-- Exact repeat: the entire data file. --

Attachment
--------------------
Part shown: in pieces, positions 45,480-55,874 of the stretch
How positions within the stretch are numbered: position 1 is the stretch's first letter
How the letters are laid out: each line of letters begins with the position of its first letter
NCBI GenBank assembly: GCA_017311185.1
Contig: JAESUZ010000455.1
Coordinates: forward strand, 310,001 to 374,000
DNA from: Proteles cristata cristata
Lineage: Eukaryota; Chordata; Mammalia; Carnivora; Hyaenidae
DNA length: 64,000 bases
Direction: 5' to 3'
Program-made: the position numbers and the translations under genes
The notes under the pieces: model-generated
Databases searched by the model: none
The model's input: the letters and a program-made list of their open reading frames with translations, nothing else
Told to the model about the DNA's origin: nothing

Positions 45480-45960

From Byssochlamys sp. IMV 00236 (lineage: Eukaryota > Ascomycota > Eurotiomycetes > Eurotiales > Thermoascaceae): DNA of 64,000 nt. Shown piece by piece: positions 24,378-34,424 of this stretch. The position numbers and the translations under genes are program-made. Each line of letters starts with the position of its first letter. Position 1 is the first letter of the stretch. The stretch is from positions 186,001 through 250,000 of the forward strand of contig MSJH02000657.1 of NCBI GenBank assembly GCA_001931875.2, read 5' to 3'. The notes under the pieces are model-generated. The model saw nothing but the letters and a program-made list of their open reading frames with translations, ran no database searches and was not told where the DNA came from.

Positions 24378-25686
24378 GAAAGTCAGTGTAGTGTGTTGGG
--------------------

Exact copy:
Part shown: in pieces, positions 45,480-55,874 of the stretch
How positions within the stretch are numbered: position 1 is the stretch's first letter
How the letters are laid out: each line of letters begins with the position of its first letter
NCBI GenBank assembly: GCA_017311185.1
Contig: JAESUZ010000455.1
Coordinates: forward strand, 310,001 to 374,000
DNA from: Proteles cristata cristata
Lineage: Eukaryota; Chordata; Mammalia; Carnivora; Hyaenidae
DNA length: 64,000 bases
Direction: 5' to 3'
Program-made: the position numbers and the translations under genes
The notes under the pieces: model-generated
Databases searched by the model: none
The model's input: the letters and a program-made list of their open reading frames with translations, nothing else
Told to the model about the DNA's origin: nothing

Positions 45480-45960

From Byssochlamys sp. IMV 00236 (lineage: Eukaryota > Ascomycota > Eurotiomycetes > Eurotiales > Thermoascaceae): DNA of 64,000 nt. Shown piece by piece: positions 24,378-34,424 of this stretch. The position numbers and the translations under genes are program-made. Each line of letters starts with the position of its first letter. Position 1 is the first letter of the stretch. The stretch is from positions 186,001 through 250,000 of the forward strand of contig MSJH02000657.1 of NCBI GenBank assembly GCA_001931875.2, read 5' to 3'. The notes under the pieces are model-generated. The model saw nothing but the letters and a program-made list of their open reading frames with translations, ran no database searches and was not told where the DNA came from.

Positions 24378-25686
24378 GAAAGTCAGTGTAGTGTGTTGGG